Lt. Governor Stratton visits University of Illinois to speak about teacher shortage

CHAMPAIGN — A small group of University of Illinois students met Monday with Lt. Gov. Juliana Stratton about the K-12 teacher shortage.

Stratton spoke of the administration’s efforts to diversify the profession.

“Some of the students I’ve met on these campuses have said they’ve never had a teacher of color, or maybe they’ve only had one, and that’s a teacher. that inspired them to pursue an education,” Stratton said.

Lieutenant Governor Juliana Stratton: “Teachers of color improve outcomes for all students. Emily Hays/Illinois Public Media

Stratton pointed to research that shows black students are more likely to graduate from high school and go on to college when they have a black teacher. She said teachers of color improve outcomes for students of all racial backgrounds.

The governor’s office has proposed to more than double state contributions to the Illinois Minority Teachers’ Scholarship, from $1.9 million this fiscal year to $4.2 million in the next. .

The MTI Scholarship supports minority students who are committed to teaching in districts with a high percentage of non-white students.

Students see an expensive route to a low-paying career

Left to right: University of Illinois junior Anna Ashton, junior Jade Merritt and Master of Education student Rashaad Young. Emily Hays/Illinois Public Media

Half a dozen students walked out of a classroom in Champaign after their encounter with Stratton.

For the three able to wait out Stratton’s interview, teachers’ salaries were top of mind.

“Teaching students is kind of like the equivalent of an internship in other majors, except in some internships you might get paid. You are not paid while the student teaches; you pay a college to do it,” junior Jade Merritt said.

Merritt says Illinois should encourage more students to become teachers by covering their tuition and housing.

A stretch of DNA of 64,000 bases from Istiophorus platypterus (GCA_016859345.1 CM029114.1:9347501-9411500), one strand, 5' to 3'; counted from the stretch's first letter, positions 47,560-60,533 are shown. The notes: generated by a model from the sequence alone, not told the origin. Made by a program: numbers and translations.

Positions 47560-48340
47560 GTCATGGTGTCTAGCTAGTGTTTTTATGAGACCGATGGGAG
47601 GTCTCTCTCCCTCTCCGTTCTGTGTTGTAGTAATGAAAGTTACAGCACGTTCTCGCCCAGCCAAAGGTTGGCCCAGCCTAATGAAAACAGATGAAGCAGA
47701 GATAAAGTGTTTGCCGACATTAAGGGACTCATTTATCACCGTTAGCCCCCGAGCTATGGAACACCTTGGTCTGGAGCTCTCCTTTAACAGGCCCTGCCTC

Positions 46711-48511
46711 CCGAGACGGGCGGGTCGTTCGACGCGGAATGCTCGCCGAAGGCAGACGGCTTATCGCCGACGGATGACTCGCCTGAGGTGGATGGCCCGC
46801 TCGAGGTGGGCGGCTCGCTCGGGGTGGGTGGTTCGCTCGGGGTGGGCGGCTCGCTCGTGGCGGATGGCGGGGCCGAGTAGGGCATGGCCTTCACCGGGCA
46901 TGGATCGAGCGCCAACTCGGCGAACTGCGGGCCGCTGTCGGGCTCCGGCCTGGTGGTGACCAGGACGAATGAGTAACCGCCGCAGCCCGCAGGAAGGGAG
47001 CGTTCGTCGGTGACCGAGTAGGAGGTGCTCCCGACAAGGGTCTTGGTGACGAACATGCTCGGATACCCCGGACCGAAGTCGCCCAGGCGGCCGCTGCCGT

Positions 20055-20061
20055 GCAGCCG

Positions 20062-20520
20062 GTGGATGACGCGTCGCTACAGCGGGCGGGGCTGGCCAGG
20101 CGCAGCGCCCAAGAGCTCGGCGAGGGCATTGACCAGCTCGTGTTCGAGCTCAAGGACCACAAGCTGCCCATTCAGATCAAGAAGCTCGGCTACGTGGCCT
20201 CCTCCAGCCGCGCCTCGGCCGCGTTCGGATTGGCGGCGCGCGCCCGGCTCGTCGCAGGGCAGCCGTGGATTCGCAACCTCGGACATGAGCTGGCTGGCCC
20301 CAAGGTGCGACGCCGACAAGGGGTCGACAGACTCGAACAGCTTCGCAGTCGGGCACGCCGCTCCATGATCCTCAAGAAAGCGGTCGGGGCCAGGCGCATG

Merritt and his two peers had not heard of the Illinois Minority Teachers’ Scholarship until they met Stratton.

“If it’s something the state really has [considers] a crown jewel, we don’t hear much about it,” Merritt said.

Merritt added that high schools should promote the scholarship.

Junior Anna Ashton said she learned from an early age that teaching was not a sustainable career.

“You hear these messages as early as middle school, sometimes even in elementary school, and all the way through high school — ‘Don’t become a teacher, you won’t get paid well,'” Ashton said.

Masters student Rashaad Young said salary is among his top priorities as he considers which districts to join.

“I’m going to have 1,000 hours of teaching in a classroom before I walk into the classroom [as a certified teacher]. If I already have that experience, I won’t settle for $35,000 or $40,000. I have too much experience to settle for that,” Young said.

Nearly 90% of Illinois superintendents surveyed believe their district is suffering from a teacher shortage, according to a recent study by the Illinois Association of Regional Superintendents of Schools.

Emily Hays is a reporter for Illinois Public Media. Follow her on Twitter @amihatt.

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